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Saturday, February 28, 2015

To my-sixth-grade-self,

Pretty soon, all your friends will have MySpace pages and you will not have the permission from your mother to make a page of your own. No worries, your best friend will make a page for you and she’ll keep it secret until your mom’s answer changes from ‘no’ to ‘I really wish you wouldn’t.’ As a person who cares more about your well being than anyone else in the world, including you, I feel it would best come from me. You’re on the brink of discovering something huge. You won’t know when it happens or why you fell in the first place, but the television will soon step aside and be replaced by the Internet, and you’ll fall in love with it.

I know what you’re thinking (I am you after all). “How is that possible? What about the news?” you ask yourself. One day, you’ll have access to all the news you could ever want to know on the internet. The news broadcasts you watch on TV will have websites of their own to share the world’s happenings in this new way. Think about the news slide presentation on AOL. You look at it all the time just before logging into instant message. Just like that but on an exponentially larger scale. In the future, you will not frequent instant message or MySpace but the online world is yours for the taking.

I’d like to offer you a head of caution before you get in over your head. Don’t get me wrong, digital media is, for the part, most as great as it sounds but it does have it’s drawbacks. There is a such thing as information overload. Any information truthful or not can be found with just a little searching. Be careful of what you search for because you won’t be able to un-see the darkest depths on the online world and trust me you’ll want to. You’ll be in the know about the things happening thousands of miles away the same seconds they happen. I know it sounds cool but put your eyeballs back in your head and read these words carefully. Many things go wrong with lightning fast reporting. Think about the game ‘telephone’ where everyone stands in a circle and whispers a phrase into the next person’s ear. The message that comes out is never exactly the same as what it started as. It’s not until the excitement is over that you learn where the phrase went wrong and it’s not the player’s fault for mishearing the phrase but it does take time to accurately sort out the information flow. (At the end of the year you’ll play a huge game of telephone with the entire 6th grade and you won’t care that the teachers are trying to convey this very message.)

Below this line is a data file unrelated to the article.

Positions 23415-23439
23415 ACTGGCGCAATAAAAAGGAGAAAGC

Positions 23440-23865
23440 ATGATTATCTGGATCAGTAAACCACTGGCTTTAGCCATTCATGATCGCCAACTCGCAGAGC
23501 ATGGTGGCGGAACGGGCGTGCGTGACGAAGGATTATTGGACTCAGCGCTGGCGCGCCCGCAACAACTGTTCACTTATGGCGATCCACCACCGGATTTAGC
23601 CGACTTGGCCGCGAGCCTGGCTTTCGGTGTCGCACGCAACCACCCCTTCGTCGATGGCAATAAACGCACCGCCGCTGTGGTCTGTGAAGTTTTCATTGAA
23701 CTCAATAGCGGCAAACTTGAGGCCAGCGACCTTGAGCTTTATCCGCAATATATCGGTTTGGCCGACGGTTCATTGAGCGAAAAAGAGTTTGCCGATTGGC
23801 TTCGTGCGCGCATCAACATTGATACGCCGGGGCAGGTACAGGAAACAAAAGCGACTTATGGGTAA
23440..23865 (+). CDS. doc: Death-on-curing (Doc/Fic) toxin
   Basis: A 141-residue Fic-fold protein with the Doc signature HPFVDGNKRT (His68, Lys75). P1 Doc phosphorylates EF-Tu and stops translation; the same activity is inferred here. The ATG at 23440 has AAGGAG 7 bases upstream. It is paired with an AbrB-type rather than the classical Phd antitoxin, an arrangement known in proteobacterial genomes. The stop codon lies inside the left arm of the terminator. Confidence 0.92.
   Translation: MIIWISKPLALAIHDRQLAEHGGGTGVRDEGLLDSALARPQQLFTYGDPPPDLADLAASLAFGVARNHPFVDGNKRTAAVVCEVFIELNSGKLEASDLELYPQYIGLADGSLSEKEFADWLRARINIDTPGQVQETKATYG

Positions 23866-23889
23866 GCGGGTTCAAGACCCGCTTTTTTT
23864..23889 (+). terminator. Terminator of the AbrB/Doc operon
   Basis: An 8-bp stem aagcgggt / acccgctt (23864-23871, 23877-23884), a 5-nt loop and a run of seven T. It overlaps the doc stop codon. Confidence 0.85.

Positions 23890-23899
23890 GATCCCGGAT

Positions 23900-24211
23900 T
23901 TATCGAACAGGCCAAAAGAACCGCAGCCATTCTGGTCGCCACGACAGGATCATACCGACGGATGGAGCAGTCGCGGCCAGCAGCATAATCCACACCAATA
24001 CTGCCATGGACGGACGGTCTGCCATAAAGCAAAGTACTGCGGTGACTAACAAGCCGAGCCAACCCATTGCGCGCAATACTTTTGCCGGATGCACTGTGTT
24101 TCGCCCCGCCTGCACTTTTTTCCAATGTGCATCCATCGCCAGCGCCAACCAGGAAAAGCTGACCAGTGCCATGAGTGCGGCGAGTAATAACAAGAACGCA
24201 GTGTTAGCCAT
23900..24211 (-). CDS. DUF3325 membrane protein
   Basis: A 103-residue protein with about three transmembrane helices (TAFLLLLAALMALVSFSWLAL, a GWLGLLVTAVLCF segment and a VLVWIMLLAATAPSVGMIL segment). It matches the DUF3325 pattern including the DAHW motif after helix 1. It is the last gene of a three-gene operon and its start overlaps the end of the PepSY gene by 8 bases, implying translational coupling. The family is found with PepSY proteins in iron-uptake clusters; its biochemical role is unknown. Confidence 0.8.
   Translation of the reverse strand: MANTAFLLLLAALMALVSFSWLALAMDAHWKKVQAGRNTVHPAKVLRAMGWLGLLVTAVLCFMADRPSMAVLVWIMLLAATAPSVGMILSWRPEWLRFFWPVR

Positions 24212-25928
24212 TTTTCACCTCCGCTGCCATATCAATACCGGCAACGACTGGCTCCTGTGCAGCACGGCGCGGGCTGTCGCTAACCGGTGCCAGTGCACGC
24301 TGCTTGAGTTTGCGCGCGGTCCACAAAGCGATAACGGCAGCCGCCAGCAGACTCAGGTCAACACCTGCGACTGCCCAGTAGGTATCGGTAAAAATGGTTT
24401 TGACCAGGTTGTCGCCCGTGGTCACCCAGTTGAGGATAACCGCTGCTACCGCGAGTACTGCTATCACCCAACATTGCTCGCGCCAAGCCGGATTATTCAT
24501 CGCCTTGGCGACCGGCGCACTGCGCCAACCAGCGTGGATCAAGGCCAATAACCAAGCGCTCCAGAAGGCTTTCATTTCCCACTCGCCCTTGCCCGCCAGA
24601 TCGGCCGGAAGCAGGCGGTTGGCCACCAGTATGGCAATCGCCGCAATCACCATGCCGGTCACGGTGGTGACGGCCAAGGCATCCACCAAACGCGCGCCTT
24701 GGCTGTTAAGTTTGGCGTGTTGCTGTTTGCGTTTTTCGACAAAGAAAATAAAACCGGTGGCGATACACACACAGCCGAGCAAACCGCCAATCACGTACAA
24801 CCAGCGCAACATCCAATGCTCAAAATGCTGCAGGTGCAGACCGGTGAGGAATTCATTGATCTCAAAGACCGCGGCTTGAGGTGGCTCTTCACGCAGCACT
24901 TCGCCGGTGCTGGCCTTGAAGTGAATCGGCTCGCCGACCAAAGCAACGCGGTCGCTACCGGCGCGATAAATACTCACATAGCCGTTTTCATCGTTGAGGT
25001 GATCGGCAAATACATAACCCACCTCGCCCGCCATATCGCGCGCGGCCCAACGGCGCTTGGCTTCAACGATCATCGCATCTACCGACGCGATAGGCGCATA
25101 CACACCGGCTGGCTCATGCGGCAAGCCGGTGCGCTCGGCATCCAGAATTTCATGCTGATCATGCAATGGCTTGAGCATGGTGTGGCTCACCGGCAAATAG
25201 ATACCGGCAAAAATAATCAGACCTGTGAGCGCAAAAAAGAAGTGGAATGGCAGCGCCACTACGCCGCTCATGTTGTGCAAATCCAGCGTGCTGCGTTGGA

Unlike the news you watch on TV, you will have to sort out for yourself when the media is being truthful and honest. You’ll need to learn how to tell when the media is trying to get you to agree with their opinion. It will take time, but once you know how to pick up on these reporting tactics, you’ll feel like nothing will get past you. It is important to carefully inspect sources but be skeptical of all of them. Even when you do realize the inaccuracies, but do not throw those sources aside. You may find things you don’t agree with will strengthen your opinion and sometimes things that you do agree with will end up weakening your support.

I do not want to scare you away from the internet, though I know that would be very hard for anyone to do. You should grab the online universe by the balls. With your security setting locked tight you should make a YouTube account before all your friends do, share pictures of yourself and your friends on Instagram, and tweet to all the celebrities you wish to because you never just how many people might see.

For the next 10 years you'll be okay,
Katie from the future

P.S. When that one girl gets bratty with you, find a better best friend. You’ll be doing everyone involved a favor.

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